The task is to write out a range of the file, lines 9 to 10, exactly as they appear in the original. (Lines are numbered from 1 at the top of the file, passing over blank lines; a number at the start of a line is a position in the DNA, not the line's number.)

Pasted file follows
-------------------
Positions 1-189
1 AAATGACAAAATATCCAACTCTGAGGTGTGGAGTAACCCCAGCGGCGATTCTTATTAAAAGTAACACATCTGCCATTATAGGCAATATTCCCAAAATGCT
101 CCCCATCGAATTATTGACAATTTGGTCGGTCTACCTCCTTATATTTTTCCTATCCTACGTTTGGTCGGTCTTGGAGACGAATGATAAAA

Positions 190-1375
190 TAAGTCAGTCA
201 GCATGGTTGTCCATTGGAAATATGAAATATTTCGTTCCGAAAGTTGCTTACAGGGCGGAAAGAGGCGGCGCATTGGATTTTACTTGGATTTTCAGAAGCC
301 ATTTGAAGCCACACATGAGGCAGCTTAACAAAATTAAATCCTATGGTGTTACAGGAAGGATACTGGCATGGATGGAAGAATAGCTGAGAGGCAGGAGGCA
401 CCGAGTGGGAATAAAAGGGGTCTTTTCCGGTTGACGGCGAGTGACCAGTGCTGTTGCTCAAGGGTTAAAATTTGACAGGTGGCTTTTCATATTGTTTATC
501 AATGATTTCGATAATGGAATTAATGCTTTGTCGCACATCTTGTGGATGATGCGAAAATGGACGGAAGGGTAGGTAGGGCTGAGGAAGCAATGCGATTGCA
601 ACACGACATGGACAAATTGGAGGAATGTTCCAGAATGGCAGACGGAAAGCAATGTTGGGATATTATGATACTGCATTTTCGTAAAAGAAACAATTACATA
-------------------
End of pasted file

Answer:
501 AATGATTTCGATAATGGAATTAATGCTTTGTCGCACATCTTGTGGATGATGCGAAAATGGACGGAAGGGTAGGTAGGGCTGAGGAAGCAATGCGATTGCA
601 ACACGACATGGACAAATTGGAGGAATGTTCCAGAATGGCAGACGGAAAGCAATGTTGGGATATTATGATACTGCATTTTCGTAAAAGAAACAATTACATA